- 1st August Resonance Festival
- 9th August Woodfest Irchester Country Park
- 10th August Cambridge Rock Festival
- The Other Side
- The Ascent
- Street And Circus
- The Bridge
- A Boy
All songs written by Matt Stevens
Produced by Kevin Feazey
Art and design by Carl Glover
Guitar – Matt Stevens
Bass – Charlie Cawood
Drums – Stuart Marshall
Violin – Chrissie Caulfield
Guitars/Loops – Matt Stevens
Programming – Kevin Feazey
Guitar – Matt Stevens
Bass – Charlie Cawood
Drums – Stuart Marshall
The Other Side
Guitar – Matt Stevens
Pipa – Charlie Cawood
Drums – Stuart Marshall
Guitar – Matt Stevens
Keyboards – Jem Godfrey
Bass – Lorenzo Feliciati
Drums – Pat Mastelotto
Jon Hart – Vibraphone
Matt Stevens – Guitar/Bass
Emmett Elvin – Keyboards
Guitar/Bass – Matt Stevens
Additional Bass – Kevin Feazey
Drum loop – Stuart Marshall
Matt Stevens – Guitar/Loops
Street And Circus
Matt Stevens – Guitar/Loops
Stuart Marshall – Drums
Guitar/DL4/Bells – Matt Stevens
Bass – Charlie Cawood
Drums – Stuart Marshall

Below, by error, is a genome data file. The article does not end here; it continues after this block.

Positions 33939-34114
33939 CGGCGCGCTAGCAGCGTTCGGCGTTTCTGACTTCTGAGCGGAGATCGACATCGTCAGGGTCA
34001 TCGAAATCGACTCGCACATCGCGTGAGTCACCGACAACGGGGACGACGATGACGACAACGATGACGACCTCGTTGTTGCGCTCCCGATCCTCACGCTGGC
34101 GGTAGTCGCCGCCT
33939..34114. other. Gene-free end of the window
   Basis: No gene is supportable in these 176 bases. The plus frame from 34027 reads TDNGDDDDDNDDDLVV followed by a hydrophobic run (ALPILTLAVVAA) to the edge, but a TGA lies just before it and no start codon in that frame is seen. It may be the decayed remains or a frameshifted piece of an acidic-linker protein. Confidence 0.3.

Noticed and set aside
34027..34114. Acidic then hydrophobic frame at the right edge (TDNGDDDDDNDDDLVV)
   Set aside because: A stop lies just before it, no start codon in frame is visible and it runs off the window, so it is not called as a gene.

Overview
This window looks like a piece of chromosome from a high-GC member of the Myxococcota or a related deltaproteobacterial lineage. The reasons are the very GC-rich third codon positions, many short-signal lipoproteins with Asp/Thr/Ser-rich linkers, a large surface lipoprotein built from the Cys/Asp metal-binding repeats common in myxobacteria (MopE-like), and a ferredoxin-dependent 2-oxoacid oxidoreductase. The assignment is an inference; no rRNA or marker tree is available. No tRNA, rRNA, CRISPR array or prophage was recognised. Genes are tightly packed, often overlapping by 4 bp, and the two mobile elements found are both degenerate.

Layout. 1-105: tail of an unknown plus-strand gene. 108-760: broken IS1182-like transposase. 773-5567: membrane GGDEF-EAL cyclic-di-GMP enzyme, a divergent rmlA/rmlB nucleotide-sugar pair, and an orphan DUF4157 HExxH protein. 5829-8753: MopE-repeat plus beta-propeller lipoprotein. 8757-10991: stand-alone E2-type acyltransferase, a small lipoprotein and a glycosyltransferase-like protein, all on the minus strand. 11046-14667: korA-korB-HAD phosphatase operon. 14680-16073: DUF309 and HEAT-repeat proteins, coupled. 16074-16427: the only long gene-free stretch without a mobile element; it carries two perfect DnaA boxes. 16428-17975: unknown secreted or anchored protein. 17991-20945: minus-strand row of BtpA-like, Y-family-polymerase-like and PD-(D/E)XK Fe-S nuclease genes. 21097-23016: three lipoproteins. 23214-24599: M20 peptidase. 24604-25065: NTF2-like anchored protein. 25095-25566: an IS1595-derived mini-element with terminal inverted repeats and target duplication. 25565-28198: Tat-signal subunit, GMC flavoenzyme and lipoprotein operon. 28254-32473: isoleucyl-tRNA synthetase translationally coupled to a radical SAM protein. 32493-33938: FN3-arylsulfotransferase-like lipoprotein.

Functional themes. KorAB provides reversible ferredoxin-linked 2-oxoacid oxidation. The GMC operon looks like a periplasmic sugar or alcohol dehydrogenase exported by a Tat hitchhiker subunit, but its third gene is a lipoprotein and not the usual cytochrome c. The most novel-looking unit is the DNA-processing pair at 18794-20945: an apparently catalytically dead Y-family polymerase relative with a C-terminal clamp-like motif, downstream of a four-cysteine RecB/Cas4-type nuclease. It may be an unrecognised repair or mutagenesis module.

Violin – Chrissie Caulfield
Spoken Word – Nicholas Wyatt Duke
Percussion/Effects – Kevin Feazey
Matt Stevens – Guitar/Loops
Master of all things keyboard related, Andy Tillison, has just posted this on Facebook. Tillison and Stevens. What form of heaven be this?!?!?!
Pictured during a 26 minute workout based on “Careful with That Axe Eugene” – the recording of the Matt Stevens/ Andy Tillison album has been taking place on an undisclosed planet this weekend. More about this as the improvisations that have taken place are knocked into shape over the next few weeks!!! We have had SERIOUS fun.–Andy Tillison, Facebook, February 16, 2014